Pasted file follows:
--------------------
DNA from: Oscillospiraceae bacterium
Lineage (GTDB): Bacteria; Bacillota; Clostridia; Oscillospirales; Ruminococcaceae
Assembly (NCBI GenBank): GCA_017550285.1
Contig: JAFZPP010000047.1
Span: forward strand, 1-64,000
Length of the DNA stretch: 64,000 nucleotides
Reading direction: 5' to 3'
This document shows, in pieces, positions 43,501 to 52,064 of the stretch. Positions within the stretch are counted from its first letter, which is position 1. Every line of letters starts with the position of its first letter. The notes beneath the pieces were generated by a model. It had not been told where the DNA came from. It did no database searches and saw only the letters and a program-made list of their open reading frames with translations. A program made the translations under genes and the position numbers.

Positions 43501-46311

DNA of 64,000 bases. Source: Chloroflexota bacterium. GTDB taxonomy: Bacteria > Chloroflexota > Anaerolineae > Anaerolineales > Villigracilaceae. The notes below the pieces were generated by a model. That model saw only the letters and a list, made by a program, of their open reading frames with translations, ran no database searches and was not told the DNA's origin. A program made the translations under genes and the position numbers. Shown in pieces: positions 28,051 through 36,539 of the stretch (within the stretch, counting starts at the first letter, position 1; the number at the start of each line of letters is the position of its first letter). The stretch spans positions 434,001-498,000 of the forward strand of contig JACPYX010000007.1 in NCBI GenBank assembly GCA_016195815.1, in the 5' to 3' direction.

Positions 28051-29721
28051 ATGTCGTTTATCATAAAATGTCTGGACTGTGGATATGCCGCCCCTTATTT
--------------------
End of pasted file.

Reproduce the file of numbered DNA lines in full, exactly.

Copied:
DNA from: Oscillospiraceae bacterium
Lineage (GTDB): Bacteria; Bacillota; Clostridia; Oscillospirales; Ruminococcaceae
Assembly (NCBI GenBank): GCA_017550285.1
Contig: JAFZPP010000047.1
Span: forward strand, 1-64,000
Length of the DNA stretch: 64,000 nucleotides
Reading direction: 5' to 3'
This document shows, in pieces, positions 43,501 to 52,064 of the stretch. Positions within the stretch are counted from its first letter, which is position 1. Every line of letters starts with the position of its first letter. The notes beneath the pieces were generated by a model. It had not been told where the DNA came from. It did no database searches and saw only the letters and a program-made list of their open reading frames with translations. A program made the translations under genes and the position numbers.

Positions 43501-46311

DNA of 64,000 bases. Source: Chloroflexota bacterium. GTDB taxonomy: Bacteria > Chloroflexota > Anaerolineae > Anaerolineales > Villigracilaceae. The notes below the pieces were generated by a model. That model saw only the letters and a list, made by a program, of their open reading frames with translations, ran no database searches and was not told the DNA's origin. A program made the translations under genes and the position numbers. Shown in pieces: positions 28,051 through 36,539 of the stretch (within the stretch, counting starts at the first letter, position 1; the number at the start of each line of letters is the position of its first letter). The stretch spans positions 434,001-498,000 of the forward strand of contig JACPYX010000007.1 in NCBI GenBank assembly GCA_016195815.1, in the 5' to 3' direction.

Positions 28051-29721
28051 ATGTCGTTTATCATAAAATGTCTGGACTGTGGATATGCCGCCCCTTATTT